February 16, 1964 – The Scarecrow of Romney Marsh, Part II Premieres on Television
“Mutiny among the Scarecrow’s men is a worse danger than the soldiers are.
On February 16, 1964, the Wonderful World of Color Disney anthology episode premiered with the second part of the three-part dramatic story of The Scarecrow of Romney Marsh. It was based on the Christopher Syn stories by Russell Thorndike and William Buchanan. Teleplay was done by Robert Westerby, and it was directed by James Neilson. It stars Patrick McGoohan as Dr. Syn/The Scarecrow, George Cole as Mr. Mipps, Michael Hordern as Thomas Bates, Geoffrey Keen as General Pugh, Patrick Wymark as Joseph Ransley, Alan Dobie as Mr. Frank Fragg, Eric Flynn as Lt. Philip Brackenbury, and Sean Scully as John Bates.
After a brief introduction by Walt, the story continues where Part I left off (please see 2013’s February 9th entry for more information). General Pugh is burning houses to the ground looking for the Scarecrow, angering Squire Thomas Banks, as the houses on his land are being burned, with those citizens being terrorized. Pugh strikes a deal with Banks for information: he wants the names of those who couldn’t pay their rent, then inexplicably had the money to pay. Banks gives him the name of one individual, a fellow by the name of Ransley, whom he calls a difficult fellow. Banks arranges to meet with Ransley the next morning, and Ransley arrives to meet Pugh. John intercepts Ransley’s arrival, and once he shows Ransley to the meeting room, he listens in at the door. Pugh questions Ransley, wondering how he was able to pay six months back rent and keep paying rent though his crops are poor and his flock of sheep is dwindling. Pugh accuses Ransley of being a smuggler, but Ransley denies it. Pugh threatens Ransley with jail unless he tells Pugh everything about the Scarecrow and his smuggling ring. To save himself, Ransley offers to find out information that will lead to the Scarecrow’s arrest. Pugh gives him 48 hours, or he will be sent to jail.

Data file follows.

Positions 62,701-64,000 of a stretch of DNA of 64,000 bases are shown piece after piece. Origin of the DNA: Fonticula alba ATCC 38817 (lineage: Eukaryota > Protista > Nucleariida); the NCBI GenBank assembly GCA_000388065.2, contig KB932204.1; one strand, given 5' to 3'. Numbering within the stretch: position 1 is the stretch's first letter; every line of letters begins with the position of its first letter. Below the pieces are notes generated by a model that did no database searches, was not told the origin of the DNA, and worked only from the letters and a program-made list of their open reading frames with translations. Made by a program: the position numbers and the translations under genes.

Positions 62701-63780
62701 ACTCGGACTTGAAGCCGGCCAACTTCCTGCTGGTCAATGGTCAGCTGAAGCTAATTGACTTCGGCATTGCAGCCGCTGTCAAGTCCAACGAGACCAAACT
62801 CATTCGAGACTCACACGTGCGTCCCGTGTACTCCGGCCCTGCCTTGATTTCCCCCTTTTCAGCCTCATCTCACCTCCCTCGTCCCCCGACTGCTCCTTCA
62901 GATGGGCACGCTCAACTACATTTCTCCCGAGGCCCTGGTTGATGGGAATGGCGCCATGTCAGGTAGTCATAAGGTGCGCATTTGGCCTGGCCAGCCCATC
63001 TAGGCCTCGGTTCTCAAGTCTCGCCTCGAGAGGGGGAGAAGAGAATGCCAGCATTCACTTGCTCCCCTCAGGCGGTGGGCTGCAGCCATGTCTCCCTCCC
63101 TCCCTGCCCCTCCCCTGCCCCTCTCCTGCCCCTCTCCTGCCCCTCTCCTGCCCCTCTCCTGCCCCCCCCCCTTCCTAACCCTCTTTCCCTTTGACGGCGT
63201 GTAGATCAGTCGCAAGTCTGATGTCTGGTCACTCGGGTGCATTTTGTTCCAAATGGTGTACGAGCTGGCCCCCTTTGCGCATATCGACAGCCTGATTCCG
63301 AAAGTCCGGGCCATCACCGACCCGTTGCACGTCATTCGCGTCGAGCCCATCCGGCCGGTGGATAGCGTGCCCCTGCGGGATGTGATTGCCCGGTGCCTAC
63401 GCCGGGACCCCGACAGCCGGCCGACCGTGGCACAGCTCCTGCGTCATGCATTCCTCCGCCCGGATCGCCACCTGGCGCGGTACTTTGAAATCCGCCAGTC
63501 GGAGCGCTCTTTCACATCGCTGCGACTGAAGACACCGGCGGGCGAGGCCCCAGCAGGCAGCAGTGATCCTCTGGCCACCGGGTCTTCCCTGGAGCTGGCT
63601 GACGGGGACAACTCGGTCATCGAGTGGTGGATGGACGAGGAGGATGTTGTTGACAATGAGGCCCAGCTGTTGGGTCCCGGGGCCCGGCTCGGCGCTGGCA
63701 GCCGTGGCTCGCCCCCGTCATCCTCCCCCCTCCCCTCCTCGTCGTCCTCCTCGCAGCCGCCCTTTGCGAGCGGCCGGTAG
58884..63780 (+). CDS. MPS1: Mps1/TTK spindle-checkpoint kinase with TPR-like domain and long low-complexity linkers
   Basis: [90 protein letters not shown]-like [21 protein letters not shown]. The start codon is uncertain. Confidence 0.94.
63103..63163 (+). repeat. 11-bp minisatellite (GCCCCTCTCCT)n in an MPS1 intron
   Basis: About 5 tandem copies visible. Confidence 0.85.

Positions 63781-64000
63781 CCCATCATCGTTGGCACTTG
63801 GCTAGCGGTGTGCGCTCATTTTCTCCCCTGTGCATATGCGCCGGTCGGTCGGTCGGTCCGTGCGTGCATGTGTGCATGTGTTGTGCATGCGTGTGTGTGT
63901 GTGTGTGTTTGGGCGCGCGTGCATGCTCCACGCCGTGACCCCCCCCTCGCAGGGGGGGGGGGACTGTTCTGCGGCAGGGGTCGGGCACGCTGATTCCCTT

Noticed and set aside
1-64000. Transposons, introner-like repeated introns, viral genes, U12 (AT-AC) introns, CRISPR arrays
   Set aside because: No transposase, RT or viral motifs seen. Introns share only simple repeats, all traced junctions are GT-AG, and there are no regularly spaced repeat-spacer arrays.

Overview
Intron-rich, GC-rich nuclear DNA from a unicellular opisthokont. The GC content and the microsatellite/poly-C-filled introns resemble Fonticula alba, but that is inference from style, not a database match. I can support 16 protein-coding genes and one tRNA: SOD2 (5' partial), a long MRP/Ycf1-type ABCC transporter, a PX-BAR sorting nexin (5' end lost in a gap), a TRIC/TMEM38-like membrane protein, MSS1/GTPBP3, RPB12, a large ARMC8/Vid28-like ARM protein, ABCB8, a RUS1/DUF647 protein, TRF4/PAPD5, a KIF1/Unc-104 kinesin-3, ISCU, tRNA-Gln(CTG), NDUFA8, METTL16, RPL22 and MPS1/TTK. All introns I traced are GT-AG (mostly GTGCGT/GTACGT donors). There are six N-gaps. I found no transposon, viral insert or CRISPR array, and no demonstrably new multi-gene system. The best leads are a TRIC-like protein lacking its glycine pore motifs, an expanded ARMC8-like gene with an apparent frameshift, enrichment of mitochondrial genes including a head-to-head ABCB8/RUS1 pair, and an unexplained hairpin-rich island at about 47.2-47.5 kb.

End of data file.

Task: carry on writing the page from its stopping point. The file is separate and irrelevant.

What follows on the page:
John, having heard all this, rushes off to tell Syn. One traitor, he warns, is enough to get them all hanged. Syn thinks on this, as there is a shipment coming in the next day. Syn does decide that it’s too dangerous for John to ride the next evening, as Pugh is staying at his house, but he is to keep his eyes and ears open for any more information. Syn heads to Ransley’s farm to see how the man is doing, and greets Ransley’s ill mother for a start, and finds that Ransley doesn’t take care of his family. She tells him that she’s grateful to the Scarecrow for saving them, but that Joe, who she knows is one of the Scarecrow’s smugglers, would betray the Scarecrow to save himself. As she and her grandsons are afraid of Ransley, she says they have no choice but to obey him no matter what he decides. She is sent upstairs by Ransley, and Syn talks with Ransley about the Scarecrow. Ransley things that Scarecrow’s men won’t betray him due to fear, but without the fear, they’d gladly betray him. As Syn leaves, he stays in the doorway to hear Ransley’s plans, and secretly follows him and his sons to the Oast house up Knoll Hill. Syn discovers that after Ransley gets his share of the contraband the next night, they’ll take it and leave.
After talking with John and Mipps, Syn decides that the only option is to make an example of Ransley to the other men in his outfit, as mutiny among the men is worse than anything they could imagine. He then pulls John aside to put in place the next part of the plan. Back at the Banks house, Kate Banks talks with Brackenbury, but is soon called away by John, who tells Brackenbury that he overheard a group of smugglers talking about a shipment of brandy coming in, being taken up to the old Oast house on Knoll Hill. John plants the idea in Brackenbury’s head that this is the perfect chance to catch some of the Scarecrow’s men. Brackenbury, who has been dreaming of a chance to prove himself, decides not to tell Pugh and handle this matter himself.